I am sure Mr. Gamble will have something to say about this bit of decision making that has been circling the web regarding Terrence Malick’s Tree of Life (Kurt’s Review). Has the arthouse fallen into such a rut in terms of audience awareness and open-mindedness for cinema sacrificed for safe feel-good adult dramedys? (Call it the Bottle Shock effect.) Or is this simply a ‘it doesn’t hurt to warn people?’ preemptive thinking? When David O. Russell’s Three Kings came out, some cinemas (and eventually the DVD release) had warnings that the colour palette of the film (desaturated and grainy) was intentional and not a flaw of the projection, so this sort of precedent is not unheard-of . Even if you want to just talk about content and not technical aspects, I’m sure there were warnings on Enter The Void and Irreversible in North America during their runs, and that is probably a good thing. Examples of cinema-goers being warned about unusual content or style beyond the simple rating system warnings of extreme violence or harsh language are unusual, but by no means unheard of, but still worth examining why some theatres might be proactive about informing their customers, particularly when the films have huge Hollywood stars in them, which may draw some folks that might not be aware of what the film is actually about (in terms of Brad Pitt, see also The Assassination of Jesse James by the Coward Robert Ford). Here is the Avon Theatre notice:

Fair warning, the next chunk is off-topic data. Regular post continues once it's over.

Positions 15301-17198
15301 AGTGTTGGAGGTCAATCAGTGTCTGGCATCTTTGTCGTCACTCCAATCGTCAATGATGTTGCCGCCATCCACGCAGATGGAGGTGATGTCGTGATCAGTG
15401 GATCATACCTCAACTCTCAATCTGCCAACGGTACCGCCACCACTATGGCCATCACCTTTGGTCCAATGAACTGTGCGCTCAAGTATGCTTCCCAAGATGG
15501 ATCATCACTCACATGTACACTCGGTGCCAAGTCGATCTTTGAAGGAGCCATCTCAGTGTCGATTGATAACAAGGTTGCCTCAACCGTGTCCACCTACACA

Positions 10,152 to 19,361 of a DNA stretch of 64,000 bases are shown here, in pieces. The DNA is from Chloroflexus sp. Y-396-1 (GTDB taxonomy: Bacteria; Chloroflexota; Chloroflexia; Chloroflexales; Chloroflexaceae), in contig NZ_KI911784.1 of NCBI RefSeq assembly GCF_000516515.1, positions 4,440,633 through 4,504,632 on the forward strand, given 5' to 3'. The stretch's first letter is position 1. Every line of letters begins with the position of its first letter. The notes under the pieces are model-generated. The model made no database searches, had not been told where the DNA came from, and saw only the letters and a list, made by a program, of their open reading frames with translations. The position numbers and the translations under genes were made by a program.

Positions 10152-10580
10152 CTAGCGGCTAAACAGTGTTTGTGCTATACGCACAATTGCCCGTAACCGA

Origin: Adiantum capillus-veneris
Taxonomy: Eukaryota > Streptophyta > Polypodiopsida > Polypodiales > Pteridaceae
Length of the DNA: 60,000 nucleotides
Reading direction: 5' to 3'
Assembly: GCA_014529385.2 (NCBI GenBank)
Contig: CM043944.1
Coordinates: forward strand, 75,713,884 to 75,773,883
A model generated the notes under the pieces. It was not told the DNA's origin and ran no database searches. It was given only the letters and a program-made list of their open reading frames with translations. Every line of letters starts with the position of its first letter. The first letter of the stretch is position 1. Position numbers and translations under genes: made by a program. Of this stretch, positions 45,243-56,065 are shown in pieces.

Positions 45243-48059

Jim Emerson over at Scanners Blog probably has the best summation. Halfway down his piece is probably the best example of a warning/disclaimer that plays like comedy, yet was posted at Cannes of all places.
Back to Tree of Life, from an IndieWire interview with an Avon Theatre executive:
“The overwhelming response to the film was, in fact, positive. There was a small but vocal minority of patrons who walked out of the film, but there were a few individuals who were fairly nasty and belligerent towards the management staff, demanding their money back. There have been a significant number of people who were fascinated by the film and there were plenty of individuals who have written to us to tell us that they thought the film was a masterpiece.”
“The combination of walkouts and isolated instances led us to take our approach with the memo. We always want to be as direct, open and transparent as possible with our patrons and potential filmgoers. If they’re not totally informed about the movie’s stylistic approach, then they might want to take a moment to read up on it and decide whether or not it’s something they might want to see. We wanted to keep customers aware while preemptively diffusing instances like what happened last week when customers got up in the faces of our kind and caring staff.”
This sort of ‘belligerent behavior’ this was spotted by Rowthree pal Jason Gorber (thanks to Mamo! Matt Brown for the heads up on this one) as a touch of passive-aggressive graffiti in the Bell Lightbox (The TIFF group multiplex in Toronto) washroom:
Got an opinion? Got a Tree of Life cinema story? Chime in in the comments section.